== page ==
Tonight begins Lag BaOmer, a rather minor day on the Jewish calendar, but one filled with significance. According to tradition, in the time between Passover and Shavuot, know as Sefirat HaOmer, or the counting of the Omer, 24,000 students of Rabbi Akiva died in a pandemic, but on the 33rd day (Lag = Lamed Gimmel = 33) the plague began to subside. As a result, Lag BaOmer became a day of joy and celebration.
I always thought that Lag BaOmer was a curious day. Why celebrate while a pandemic is raging? The Talmud specifically states that the plague happened between Passover and Shavuot, so people must still have been getting sick and dying even after Lag BaOmer. After all, there are over two weeks left until Shavuot.
After a year of actually living through a pandemic, I now get it. There is no date when we will be able to say, “OK the plague of COVID-19 is over.” I imagine that our ancestors decided just to pick a day, Lag BaOmer, to be the moment when they celebrated the subsiding of the disease.
We too are beginning to see the light at the end of the tunnel and need to find ways to mark this moment of transition. Personally, I have chosen to look at what I call V-Day, two weeks after my last dose of the vaccine, as a kind of personal Lag BaOmer. COVID-19 is not over, but a return to normal is on the horizon.
One of the elements of Lag BaOmer is the lighting of bonfires, whose origins is shrouded in mystery, but may relate to the yahrzeit of Rabbi Shimon bar Yochai. According to the Zohar, his death was marked by a fiery “wedding” celebration. Fire is incredibly important in Judaism because the flame represents the light of Torah and God, but the metaphor can be taken even further.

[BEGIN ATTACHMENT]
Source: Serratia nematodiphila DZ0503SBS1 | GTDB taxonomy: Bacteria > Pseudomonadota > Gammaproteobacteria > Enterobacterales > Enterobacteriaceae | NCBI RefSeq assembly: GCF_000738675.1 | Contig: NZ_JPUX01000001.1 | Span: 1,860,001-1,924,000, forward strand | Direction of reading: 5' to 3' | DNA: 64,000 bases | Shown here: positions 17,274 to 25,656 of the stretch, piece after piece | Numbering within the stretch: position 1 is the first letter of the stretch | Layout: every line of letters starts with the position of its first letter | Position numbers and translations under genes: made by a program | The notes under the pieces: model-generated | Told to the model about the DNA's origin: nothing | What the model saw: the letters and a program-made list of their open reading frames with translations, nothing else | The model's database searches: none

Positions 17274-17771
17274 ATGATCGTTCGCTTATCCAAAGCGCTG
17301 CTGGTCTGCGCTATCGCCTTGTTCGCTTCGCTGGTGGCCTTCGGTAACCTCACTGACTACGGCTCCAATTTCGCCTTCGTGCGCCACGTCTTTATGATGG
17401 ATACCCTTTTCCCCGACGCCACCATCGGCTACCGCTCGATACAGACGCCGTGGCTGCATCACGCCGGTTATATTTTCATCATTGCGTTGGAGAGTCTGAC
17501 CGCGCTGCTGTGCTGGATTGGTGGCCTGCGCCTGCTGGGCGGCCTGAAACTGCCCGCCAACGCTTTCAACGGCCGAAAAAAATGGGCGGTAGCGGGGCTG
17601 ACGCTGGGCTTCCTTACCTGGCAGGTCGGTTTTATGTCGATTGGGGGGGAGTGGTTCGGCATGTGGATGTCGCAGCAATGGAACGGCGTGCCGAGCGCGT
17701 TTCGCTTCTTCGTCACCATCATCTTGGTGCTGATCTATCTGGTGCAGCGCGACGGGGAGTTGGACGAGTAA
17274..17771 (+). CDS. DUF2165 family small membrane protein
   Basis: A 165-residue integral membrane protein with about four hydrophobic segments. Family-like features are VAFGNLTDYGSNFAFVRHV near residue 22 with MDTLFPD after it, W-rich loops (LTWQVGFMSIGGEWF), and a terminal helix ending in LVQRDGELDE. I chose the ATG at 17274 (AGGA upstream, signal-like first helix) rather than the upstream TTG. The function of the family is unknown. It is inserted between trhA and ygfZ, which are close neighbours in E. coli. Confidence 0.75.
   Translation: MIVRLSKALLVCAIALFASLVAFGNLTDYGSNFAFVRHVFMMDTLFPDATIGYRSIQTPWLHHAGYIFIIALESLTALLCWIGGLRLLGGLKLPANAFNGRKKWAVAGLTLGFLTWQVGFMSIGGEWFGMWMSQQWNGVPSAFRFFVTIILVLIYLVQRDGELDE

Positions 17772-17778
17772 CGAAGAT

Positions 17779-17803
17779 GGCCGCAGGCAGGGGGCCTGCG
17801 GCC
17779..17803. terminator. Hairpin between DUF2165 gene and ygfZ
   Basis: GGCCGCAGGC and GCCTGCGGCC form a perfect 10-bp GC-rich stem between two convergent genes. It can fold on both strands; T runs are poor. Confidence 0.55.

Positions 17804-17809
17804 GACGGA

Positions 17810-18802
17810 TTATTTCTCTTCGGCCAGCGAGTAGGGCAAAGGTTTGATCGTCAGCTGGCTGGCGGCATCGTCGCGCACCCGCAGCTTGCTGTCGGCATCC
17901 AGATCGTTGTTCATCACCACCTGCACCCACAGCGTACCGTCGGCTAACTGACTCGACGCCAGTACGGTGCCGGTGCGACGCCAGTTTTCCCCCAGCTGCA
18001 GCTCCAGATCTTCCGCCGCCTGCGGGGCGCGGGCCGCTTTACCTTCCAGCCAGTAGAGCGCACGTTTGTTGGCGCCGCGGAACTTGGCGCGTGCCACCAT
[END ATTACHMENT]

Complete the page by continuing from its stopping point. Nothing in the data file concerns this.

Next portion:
Someone recently asked the New York Times, “Where does a candle go when it burns?” It’s one of those things you don’t think about until someone points it out. It turns out that the wax and the wick are turned into carbon dioxide and water vapor which get mixed with the air. Both of these gases are produced in low quantities but could potentially be dangerous if lots of candles are burned in a space that is not well ventilated.
Smoke and other byproducts of fire are good analogies for understanding the spread of the coronavirus. While a virus is invisible and odorless, its easy to see how a candle, particularly a scented one, affects the room. The smoke and aroma of a candle are stronger the closer you get, which is why we try to stay at least six feet apart from others even as we understand that the virus, just like the carbon dioxide and water vapor of a candle, can travel much further.
The Times notes that these byproducts from a candle eventually mix with the air outside your room. “After about a year, atoms from your candle will have spread completely around the globe. For the next few years, every time someone takes a breath of air, they’ll be breathing in a few carbon atoms from the wax and a few oxygen atoms from the air in your room.”
Fire is a fleeting phenomenon, but one with long lasting effects. The flame of Torah also burns in the moment but then continues to spread its influence long after the initial engagement with the text. Where does a candle go when it burns? The answer is everywhere. The flame, or the Torah, eventually becomes a part of you and me, and everyone else in the world.